In Justinian's Flea, William Rosen tells the story of history's first pandemic - a plague seven centuries before the Black Death that killed tens of millions, devastated the empires of Persia and Rome, left a path of victims from Ireland to Iraq, and opened the way for the armies of Islam. Weaving together evolutionary microbiology, economics, military strategy, ecology, and ancient and modern medicine, Rosen offers a sweeping narrative of one of the great hinge moments in history, one that will appeal to readers of John Kelly's The Great Mortality, John Barry's The Great Influenza, and Jared Diamond's Collapse.
©2007 William Rosen; (P)2007 Tantor Media Inc.
71 year old avid reader using either my eyes or ears. I make earrings that I donate to shelters and while I work, I listen to wonderful books. I also keep in mind that you have to kiss frogs to find princes - time's too short to bother with losers.
I thoroughly enjoyed this book, even though it was more a history of the world from 100 CE to 600 CE than a history of the plague (as a disease), but well told and informative none the less.
If ancient history is your bag, this is for you.
The material was interesting. It provided a good overview of the Eastern Roman Empire, but seemed to lose focus in a discussion of church architecture a little before the half-way point. Then the author launched into a fascinating discussion of the causes, mechanisms, and effect of the plague.
The reader is a little flat in his presentation. It takes some getting used to, but after that it is acceptable. I enjoyed the book, but listen to the sample before buying.
This was an interesting book, but the narration was extremely dry. I would give the text a 4 out of five, but the narration drops it down to a 3.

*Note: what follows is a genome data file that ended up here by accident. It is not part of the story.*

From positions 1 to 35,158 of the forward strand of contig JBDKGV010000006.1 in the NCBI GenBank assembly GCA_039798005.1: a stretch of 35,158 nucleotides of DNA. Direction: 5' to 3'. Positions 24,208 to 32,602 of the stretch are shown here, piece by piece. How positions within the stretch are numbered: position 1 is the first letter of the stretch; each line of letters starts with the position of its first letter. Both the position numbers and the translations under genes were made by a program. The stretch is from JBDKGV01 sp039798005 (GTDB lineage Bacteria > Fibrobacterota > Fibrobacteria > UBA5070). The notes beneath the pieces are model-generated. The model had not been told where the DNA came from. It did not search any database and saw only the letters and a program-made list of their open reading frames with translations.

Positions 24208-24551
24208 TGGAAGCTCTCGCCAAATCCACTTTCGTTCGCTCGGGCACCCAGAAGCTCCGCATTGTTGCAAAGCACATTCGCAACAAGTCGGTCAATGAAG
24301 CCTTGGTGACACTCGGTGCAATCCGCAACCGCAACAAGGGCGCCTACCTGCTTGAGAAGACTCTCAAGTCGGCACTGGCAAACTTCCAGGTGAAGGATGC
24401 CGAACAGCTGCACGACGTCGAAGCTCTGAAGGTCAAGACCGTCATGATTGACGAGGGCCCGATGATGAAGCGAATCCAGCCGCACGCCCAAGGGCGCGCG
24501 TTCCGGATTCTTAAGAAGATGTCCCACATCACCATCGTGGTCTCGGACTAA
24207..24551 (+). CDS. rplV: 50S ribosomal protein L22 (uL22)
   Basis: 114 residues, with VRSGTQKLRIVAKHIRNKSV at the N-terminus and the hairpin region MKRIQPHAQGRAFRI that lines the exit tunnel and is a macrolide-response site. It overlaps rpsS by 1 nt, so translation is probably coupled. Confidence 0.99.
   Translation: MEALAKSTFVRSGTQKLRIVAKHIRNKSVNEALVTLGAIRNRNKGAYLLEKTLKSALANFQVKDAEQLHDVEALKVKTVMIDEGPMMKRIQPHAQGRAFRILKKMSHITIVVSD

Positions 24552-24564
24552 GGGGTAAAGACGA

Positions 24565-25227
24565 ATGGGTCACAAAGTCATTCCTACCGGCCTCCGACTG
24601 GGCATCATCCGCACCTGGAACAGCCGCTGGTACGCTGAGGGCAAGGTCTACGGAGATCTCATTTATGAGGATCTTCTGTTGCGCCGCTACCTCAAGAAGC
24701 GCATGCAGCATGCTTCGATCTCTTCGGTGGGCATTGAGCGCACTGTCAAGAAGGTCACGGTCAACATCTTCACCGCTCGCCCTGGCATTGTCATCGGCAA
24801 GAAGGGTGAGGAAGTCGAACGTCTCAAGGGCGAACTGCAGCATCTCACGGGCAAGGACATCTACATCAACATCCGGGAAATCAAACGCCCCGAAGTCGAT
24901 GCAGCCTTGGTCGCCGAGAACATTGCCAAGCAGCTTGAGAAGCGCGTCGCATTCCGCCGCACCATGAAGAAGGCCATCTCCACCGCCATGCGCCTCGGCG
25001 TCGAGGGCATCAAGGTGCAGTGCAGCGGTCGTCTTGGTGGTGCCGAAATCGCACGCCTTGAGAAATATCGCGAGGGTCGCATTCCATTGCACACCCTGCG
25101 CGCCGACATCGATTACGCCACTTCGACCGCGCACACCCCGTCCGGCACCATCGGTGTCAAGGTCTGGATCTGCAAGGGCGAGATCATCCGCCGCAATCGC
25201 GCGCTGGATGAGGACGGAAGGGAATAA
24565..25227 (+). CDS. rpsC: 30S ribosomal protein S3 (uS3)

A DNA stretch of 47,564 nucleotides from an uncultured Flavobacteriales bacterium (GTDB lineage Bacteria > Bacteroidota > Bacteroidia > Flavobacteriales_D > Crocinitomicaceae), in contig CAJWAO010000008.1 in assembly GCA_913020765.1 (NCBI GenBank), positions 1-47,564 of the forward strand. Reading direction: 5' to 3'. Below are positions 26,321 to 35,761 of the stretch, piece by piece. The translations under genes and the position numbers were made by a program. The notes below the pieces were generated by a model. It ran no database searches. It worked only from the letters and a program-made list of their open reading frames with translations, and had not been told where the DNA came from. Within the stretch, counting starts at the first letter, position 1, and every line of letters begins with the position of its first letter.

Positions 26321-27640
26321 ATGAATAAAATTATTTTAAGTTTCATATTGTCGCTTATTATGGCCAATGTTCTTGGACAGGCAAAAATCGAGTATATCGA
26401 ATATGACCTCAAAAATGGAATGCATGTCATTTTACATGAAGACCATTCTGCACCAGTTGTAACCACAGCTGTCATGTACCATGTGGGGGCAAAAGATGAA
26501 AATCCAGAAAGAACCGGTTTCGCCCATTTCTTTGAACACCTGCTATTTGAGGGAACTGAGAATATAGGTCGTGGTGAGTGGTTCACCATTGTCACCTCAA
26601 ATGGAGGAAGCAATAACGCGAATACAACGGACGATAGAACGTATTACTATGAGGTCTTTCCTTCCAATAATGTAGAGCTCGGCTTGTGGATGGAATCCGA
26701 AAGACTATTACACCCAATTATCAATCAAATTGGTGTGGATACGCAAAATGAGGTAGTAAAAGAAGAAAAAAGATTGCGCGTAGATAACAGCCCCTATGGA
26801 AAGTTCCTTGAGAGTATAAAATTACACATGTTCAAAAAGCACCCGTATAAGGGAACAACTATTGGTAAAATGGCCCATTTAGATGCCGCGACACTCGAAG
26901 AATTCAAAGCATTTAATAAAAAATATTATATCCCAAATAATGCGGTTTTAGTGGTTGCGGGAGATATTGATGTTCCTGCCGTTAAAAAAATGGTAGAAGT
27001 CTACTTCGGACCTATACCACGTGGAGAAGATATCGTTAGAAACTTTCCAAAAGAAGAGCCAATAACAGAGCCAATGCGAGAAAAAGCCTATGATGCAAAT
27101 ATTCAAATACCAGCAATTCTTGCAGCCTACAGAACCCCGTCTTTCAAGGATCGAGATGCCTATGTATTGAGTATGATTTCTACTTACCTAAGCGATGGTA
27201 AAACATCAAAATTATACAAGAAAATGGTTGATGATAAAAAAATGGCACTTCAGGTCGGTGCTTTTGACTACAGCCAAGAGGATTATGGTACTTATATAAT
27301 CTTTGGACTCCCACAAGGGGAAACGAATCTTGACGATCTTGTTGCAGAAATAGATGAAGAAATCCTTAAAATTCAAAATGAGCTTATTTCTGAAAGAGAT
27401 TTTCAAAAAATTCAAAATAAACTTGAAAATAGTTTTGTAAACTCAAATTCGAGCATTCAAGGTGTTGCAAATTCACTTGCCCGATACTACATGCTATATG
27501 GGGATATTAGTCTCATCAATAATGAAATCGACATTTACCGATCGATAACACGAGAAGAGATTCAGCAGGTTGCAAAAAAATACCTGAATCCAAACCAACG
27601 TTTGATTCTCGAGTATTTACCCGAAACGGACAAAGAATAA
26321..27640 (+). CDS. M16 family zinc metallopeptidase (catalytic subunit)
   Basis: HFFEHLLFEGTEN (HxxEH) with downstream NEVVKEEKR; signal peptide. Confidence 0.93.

The narrator's monotonic delivery is absurd.
Make certain that you listen to a sample before buying. The content is detailed and very interesting, but the narrator should look into coaching. It is at times difficult to determine when a sentence ends...the reader was very off putting.
Lots of information, but the authors digress constantly. The irrelevant details get in the way of understanding the big picture. Also, the audio book is poorly edited. Several sections have 10-15 seconds of repeated text. Summary: a very interesting subject, but the editor should be fired.
I've just finished listening to this book a second time. It is a most impressive exposition of the fascinatingly complex bio-psycho-socio-political events of late (Roman) antiquity. Already having a more than passing acquaintance with this historical period helps in following the author's masterful weaving of those many threads.
Picture this. In the 6th century AD, the Emperor Justinian decides to re-conquer what had been the fullest extent of the Roman Empire from his base in Constantinople. He sends an underequipped general, Belisarius, on this mission.
Through guile and tactical genius, Belisarius regains the Roman Empire beating every enemy he faces: Vandals, Goths, and Gauls. North Africa, Italy, the Levant, and parts or modern day Europe are re-conquered. This accomplished, the newly conquered empire could have been the modern colossus governed under a newly codified set of laws sponsored by Justinian.
Unfortunately, Constantinople and the rest of the empire suffer from a plague that kills 25,000.000 people (a very large percentage of the world’s population at the time) and continues to kill in subsequent years.
Immune from the plague are the isolated tribes of Arabs who come under the sway of a merchant, Mohamed, who preaches a new religion that features jihad. The newly conquered territories cannot be held by Byzantium and the effects of the plague have effectively shaped the modern world.
The book is complex and the narrator does the best he can but the story can be followed.
This is the worst reader I have come across in the many years I have been purchasing audible books!
Avoid him at all costs.
Read the book in hard copy, it was interesting.
. . . but oh my, the narration. Sounds like some sort of smoking cessation tape you put on before falling asleep. At first I thought I'd never make it through to the end. After a half hour, or so, you can get used to the narrator and start enjoying the book. No doubt a 4 to 5 star book, in written form.
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